Marcus Rasmussen, a junior at Astoria High School, was decked out in a blue jacket and slacks — official dress of the National FFA Organization — as he strode into the Big O Saloon & General Store on Monday, a lamb tucked under one arm.
After some nuzzling and a $20 donation from employee Shelly Searls to keep the lamb moving, Rasmussen was off to collect homage from the next business on his fundraising tour.
Signs of the National FFA Organization — the former Future Farmers of America — have begun reappearing around the Astoria School District after a decadelong hiatus, as the high school rebuilds the agriculture education and leadership program that dates to 1969 but was felled by budget cuts in the late 2000s.
Oregon voters in 2016 passed Measure 98, which promised up to $400 per student to improve the state’s dismal graduation rate, expand hands-on learning opportunities and improve college readiness. The measure has translated into an extra $250,000 to $300,000 annually to spend on the measure’s goals, Lynn Jackson, the high school principal, said.
Among improved counseling, expanded college-level offerings and other efforts, Astoria began creating career pathways for students in business and natural resources, including fisheries and agriculture. The school district added instructor Tess Hamby to teach wood shop and agricultural courses while restarting the high school’s FFA program, which now numbers more than 20.
Many students in FFA also belong to 4-H, a similar youth development organization based around agricultural competitions that culminate each year in county and state fairs. But FFA takes kids beyond showing at fairs into more leadership and professional development exercises, such as public speaking and job interviews, Hamby said.
“A big part of the reason we’re so well-funded by student success funds, Measure 98, is because we fall directly into” career-technical education, she said. “We help with high school dropout rates. We help with career readiness and college exploration, all of that.”
During the fall term, Hamby taught students about animal science and an introduction to the agriculture industry. This term, she has more than 30 students enrolled in horticulture, which returned with FFA for the first time in a decade. Such classes keep students more engaged than sitting in a lecture hall, Hamby said.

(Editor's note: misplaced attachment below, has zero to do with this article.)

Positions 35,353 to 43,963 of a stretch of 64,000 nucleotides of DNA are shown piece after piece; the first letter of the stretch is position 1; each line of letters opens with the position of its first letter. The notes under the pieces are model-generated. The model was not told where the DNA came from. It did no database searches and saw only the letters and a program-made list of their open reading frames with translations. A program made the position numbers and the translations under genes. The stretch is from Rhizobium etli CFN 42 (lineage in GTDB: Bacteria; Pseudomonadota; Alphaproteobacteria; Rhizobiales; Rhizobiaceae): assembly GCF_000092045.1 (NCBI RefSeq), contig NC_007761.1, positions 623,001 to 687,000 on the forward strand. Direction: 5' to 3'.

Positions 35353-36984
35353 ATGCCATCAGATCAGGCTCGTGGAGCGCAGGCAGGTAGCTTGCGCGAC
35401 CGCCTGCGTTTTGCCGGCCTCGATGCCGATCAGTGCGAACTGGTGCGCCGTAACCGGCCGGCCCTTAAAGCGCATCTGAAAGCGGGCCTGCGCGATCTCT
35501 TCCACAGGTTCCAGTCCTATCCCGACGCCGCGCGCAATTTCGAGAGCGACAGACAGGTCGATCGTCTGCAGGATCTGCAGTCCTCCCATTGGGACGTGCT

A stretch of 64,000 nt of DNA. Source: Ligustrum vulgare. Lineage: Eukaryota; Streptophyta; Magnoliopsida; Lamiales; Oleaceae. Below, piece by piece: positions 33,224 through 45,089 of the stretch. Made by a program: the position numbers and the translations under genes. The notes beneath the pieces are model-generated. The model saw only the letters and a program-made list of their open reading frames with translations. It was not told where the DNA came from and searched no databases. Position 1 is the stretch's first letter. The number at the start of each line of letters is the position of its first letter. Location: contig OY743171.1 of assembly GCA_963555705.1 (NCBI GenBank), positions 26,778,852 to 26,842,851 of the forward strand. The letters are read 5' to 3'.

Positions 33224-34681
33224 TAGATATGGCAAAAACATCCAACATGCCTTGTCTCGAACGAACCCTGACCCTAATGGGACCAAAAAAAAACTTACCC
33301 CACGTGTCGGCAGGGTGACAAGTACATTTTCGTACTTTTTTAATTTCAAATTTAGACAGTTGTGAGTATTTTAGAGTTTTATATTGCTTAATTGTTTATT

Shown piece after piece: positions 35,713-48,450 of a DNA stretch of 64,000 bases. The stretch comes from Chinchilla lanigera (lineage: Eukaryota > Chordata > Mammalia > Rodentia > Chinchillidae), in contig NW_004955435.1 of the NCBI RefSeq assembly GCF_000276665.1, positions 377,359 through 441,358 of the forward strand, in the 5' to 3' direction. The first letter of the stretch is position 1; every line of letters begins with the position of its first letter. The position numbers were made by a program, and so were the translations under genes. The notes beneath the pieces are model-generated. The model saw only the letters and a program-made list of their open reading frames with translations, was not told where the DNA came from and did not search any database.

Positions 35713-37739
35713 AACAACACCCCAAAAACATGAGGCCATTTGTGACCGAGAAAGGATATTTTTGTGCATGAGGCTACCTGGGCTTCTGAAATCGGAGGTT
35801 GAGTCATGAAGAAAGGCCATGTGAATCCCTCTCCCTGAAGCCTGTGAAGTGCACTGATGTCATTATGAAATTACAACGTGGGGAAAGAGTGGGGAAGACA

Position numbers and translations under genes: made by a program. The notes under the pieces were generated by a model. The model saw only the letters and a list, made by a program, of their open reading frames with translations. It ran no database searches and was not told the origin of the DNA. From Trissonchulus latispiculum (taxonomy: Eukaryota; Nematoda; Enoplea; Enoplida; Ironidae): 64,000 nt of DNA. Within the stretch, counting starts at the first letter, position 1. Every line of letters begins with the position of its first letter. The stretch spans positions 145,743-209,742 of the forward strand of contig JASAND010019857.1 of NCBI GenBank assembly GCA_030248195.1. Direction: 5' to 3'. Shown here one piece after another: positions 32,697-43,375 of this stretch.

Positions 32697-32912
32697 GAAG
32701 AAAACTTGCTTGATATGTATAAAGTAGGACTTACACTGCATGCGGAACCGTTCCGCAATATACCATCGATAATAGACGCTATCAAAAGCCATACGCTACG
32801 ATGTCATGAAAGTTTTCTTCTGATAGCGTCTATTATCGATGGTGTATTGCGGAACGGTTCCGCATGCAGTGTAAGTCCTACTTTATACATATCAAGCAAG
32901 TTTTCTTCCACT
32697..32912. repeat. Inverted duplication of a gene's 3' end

“Students are going to be more likely to take a class where they’re doing things,” she said. “You can tell when students are sitting there doing mindless work. This is mind-on work.”
Junior Allison Keeling had been exposed to horticulture by her mother, a garden center manager at Fred Meyer in Warrenton. A 4-H member the last four years, she heard about Hamby’s classes and signed up for as many as possible to get introduced to the agriculture industry.
Students who complete at least three courses in the high school’s business or natural resources pathways can earn certification toward similar fields of study in higher education. Keeling hopes the natural resources pathway will help her as she attends Linn-Benton Community College and Oregon State University, with hopes of working in horse training and rehabilitation.
“This will also help if I want to get a job in a greenhouse,” she said.
With less than 2 percent of the working-age population now in agriculture, a vast majority of students in FFA and agricultural education are not aspiring farmers. The organization dropped the Future Farmers of America name in 1998 to reflect the growing diversity of agriculture.
“We’ve been trying to keep relevancy by making our curriculum more hands-on” and career-technical and science-focused, Mackenzie Price, state treasurer for the FFA, said in an email. “That draws in more students because they learn about lots of industries within agriculture (i.e. welding, horticulture, animal sciences, business management) in hands-on learning opportunities. They learn that agriculture contributes to many industries and is very diverse.”
Astoria’s FFA chapter, one of nearly 110 statewide, is supported by a small group of Astoria alumni, including Charlie Hall, an instructional assistant at the high school who keeps a flock of sheep on the side.
“It gave you that extra step,” he said of FFA. “It was a huge community service promotion, just all leadership aspects. If I wasn’t passionate about it, I wouldn’t be involved to this day.”
Rasmussen never used to have an agricultural background. But after friends from church convinced him to start raising animals, his family eventually had to relocate from the subdivisions of Warrenton to a farm in Lewis and Clark, where he has a herd of 10 alpacas and three cows, along with sheep, goats and chickens.
“When I grow up, I want to be a cop,” Rasmussen said. “But I want to have a farm and sell to 4-H and FFAers.”